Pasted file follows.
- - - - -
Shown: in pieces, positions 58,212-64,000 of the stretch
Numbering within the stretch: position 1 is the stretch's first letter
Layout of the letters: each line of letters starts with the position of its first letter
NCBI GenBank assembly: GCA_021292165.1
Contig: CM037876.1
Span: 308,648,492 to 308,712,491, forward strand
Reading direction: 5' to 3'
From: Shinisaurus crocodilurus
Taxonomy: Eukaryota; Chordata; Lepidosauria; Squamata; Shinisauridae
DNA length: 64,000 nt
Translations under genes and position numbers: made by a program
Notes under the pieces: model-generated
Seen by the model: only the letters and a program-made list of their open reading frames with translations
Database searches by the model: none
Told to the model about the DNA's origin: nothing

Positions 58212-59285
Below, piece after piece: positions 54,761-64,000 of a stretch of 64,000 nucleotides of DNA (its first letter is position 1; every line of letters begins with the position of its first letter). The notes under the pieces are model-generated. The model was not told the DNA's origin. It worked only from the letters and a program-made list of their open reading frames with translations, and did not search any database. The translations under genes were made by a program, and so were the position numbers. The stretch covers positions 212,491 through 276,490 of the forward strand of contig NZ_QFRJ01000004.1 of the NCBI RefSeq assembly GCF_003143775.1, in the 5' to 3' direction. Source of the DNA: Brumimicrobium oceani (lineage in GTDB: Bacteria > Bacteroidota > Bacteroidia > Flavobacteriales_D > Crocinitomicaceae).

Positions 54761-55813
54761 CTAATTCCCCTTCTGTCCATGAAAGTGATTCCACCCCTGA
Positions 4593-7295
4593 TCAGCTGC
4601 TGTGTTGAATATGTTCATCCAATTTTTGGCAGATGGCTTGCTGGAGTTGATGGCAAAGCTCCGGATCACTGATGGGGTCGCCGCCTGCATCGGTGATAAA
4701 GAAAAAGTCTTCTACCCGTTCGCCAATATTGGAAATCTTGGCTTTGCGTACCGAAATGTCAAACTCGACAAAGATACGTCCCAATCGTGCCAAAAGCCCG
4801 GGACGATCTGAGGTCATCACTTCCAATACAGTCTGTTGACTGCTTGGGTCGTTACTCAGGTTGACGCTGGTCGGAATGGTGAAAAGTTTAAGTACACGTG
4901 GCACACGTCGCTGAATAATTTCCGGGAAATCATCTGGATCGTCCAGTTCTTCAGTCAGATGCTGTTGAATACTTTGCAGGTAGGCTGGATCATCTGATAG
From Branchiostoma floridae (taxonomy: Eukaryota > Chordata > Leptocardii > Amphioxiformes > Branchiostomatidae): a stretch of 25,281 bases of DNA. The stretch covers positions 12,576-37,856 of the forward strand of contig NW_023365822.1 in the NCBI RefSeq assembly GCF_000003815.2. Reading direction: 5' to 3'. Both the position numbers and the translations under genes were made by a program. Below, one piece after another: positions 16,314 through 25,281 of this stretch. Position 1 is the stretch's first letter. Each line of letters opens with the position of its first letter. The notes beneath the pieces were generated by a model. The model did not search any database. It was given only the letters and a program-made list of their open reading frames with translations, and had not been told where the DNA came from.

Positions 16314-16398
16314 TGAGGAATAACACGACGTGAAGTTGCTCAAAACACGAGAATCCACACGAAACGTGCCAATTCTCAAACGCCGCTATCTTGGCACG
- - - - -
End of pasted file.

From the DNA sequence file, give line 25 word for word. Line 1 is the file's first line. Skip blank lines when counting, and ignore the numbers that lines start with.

4901 GCACACGTCGCTGAATAATTTCCGGGAAATCATCTGGATCGTCCAGTTCTTCAGTCAGATGCTGTTGAATACTTTGCAGGTAGGCTGGATCATCTGATAG